I want to begin by pointing out that I have never struggled so much in finding or catching fish in all my twenty-three years of guiding. Sure, there have been slow days in years past but never as consistently as the past two months. We caught zero keeper-size fish on several charters and worked hard for the little ones we did catch. I'm not saying there are no fish down here because we see plenty of redfish on the flats on calm days. There are however a number of factors making it as challenging as I have ever seen.
One of these is the summertime peak of boat traffic that scatters fish and puts them off normal schooling and feeding patterns. Another is the water temperature; 86° at daybreak and well into the 90s by midday; fish go deep and are harder to find. Floating grass is another problem that comes with elevated water temperatures. Challenging would be an understatement when attempting to work lures through it effectively. And let's not fail to mention that fish populations were definitely reduced during the freeze.
Curious to me is that fish haven’t been patterning like they usually do in summer. Many reliable places I could count on to hold fish over many years seem virtually empty this year. No longer can we count on that school of fish to return to a particular spot to spawn or whatever they did over the years. If the fish are there they are certainly few and far between.
TPW has extended the new trout regulations 60 additional days which should contribute to greater spawning activity through September. This and a generally more conservative attitude among fishermen will be a boost to the recovery. I have great admiration for many of my clients who have chosen to release all trout on my guided trips. It feels great having anglers say, “We do not want to keep trout today,” before the trip even begins. Thank you all for your conservation efforts.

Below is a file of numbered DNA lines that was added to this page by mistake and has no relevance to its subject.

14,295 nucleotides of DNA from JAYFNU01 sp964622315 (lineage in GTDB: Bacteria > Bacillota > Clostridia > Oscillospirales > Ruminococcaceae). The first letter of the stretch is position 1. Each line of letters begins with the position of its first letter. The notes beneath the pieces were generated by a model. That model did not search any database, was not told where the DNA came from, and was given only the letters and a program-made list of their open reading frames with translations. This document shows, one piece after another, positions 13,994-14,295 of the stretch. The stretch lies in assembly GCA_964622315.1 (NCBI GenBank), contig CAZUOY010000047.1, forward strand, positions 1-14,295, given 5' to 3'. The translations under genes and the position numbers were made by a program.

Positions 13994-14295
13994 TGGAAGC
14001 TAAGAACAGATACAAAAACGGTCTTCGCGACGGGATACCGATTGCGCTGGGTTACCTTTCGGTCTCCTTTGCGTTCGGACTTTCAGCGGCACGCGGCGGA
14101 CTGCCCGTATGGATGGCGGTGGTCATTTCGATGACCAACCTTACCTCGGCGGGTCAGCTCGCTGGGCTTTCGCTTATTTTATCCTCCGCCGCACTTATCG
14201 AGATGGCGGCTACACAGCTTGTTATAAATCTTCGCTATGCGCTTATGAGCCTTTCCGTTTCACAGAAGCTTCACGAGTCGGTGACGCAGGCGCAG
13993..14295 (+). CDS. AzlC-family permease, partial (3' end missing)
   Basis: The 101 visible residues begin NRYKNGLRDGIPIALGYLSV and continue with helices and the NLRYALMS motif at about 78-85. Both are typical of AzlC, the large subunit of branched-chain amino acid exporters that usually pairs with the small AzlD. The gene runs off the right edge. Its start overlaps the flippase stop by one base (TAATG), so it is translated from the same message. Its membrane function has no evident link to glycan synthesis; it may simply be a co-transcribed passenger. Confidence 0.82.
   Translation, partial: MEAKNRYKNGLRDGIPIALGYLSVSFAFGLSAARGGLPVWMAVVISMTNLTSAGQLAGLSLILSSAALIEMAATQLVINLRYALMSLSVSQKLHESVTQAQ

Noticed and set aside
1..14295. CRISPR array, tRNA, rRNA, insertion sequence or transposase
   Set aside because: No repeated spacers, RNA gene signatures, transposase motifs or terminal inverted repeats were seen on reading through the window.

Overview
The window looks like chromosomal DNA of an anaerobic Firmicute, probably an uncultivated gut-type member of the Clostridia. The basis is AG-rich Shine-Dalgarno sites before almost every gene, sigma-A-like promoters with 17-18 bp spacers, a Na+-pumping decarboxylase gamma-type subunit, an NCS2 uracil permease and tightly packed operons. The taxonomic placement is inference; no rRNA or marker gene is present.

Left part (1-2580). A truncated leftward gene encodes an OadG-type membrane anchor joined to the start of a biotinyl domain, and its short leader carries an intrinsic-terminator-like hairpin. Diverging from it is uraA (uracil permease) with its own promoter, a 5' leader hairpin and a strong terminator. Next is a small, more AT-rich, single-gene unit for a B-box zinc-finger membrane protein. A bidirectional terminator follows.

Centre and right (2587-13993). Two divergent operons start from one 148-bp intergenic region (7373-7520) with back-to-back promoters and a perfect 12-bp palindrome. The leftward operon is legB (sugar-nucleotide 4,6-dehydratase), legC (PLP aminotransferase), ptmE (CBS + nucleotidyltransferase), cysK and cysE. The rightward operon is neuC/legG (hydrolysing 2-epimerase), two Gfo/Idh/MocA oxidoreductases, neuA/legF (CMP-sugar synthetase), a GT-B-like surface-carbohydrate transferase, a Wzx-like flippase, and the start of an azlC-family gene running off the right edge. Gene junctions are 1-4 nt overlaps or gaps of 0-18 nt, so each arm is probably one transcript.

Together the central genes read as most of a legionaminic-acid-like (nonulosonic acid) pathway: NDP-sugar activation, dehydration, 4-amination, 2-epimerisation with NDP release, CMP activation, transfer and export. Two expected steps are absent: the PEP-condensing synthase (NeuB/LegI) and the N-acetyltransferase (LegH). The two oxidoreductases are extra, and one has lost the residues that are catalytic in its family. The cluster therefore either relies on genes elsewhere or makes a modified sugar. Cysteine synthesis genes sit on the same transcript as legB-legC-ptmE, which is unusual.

September is regarded as a rainy month and tides rise higher as the month progresses. Cloud cover helps reduce water temperatures and back bays flourish on rising tides as local runoff delivers nutrients. Baitfish are naturally attracted to drains and adjacent shorelines, which means redfish will also become abundant in these areas. Back bay areas on the westside, both north and south of the Arroyo, should begin to hold lots of redfish. I also favor the eastside transition between the sand flats and the bottom grass this time of the year. As the water level increases redfish will frequent the sand and surrounding area to feed before the sun gets too high. Perhaps one of the greatest changes coming in September is the potential for reduced boat traffic as schools reopen and hunters begin to take to the fields.
The decimation of our trout fishery during the February freeze was never more evident than today. While we are experiencing three to four keeper-size fish on average there are also days when we catch none. The most reliable locales for finding trout have been in deeper water with the edges and drop-offs of the ICW being the best bet. Fishermen using live bait have been faring better than those using artificial lures, and even their success is highly dependent on water depth. Many small trout have been coming to hand and I want to remind everybody of the importance of careful handling to avoid injury. These smaller fish are the future of our fishery.
Flounder fishing continues to be a hit-or-miss situation. Most that we have been landing are purely incidental; they are too few and too scattered for targeted angling. On the other hand, snook numbers are improving after a rather late showing this summer. I attribute this mostly to the elevated water temperatures and also as a result of reduced salinity in areas most affected by fresh water runoff.I will close by saying my goodbyes to Skipper Mock. Skipper earned legendary status as a Lower Laguna fishing guide of many years. He was a mentor and inspiration to many. I remember calling him when I first started guiding; “Oh, if I can only get four charters a month, I would be so happy." With a burst of laughter he said, "Believe me; you are going to get more than you ask for, and then some." I remember vividly waiting for him to appear at the dock and thinking to myself, "One day, I want to be just like him." Thanks for the mentorship and memories, Skipper. May you rest in peace!
Snook! Lower Laguna Summertime Bonus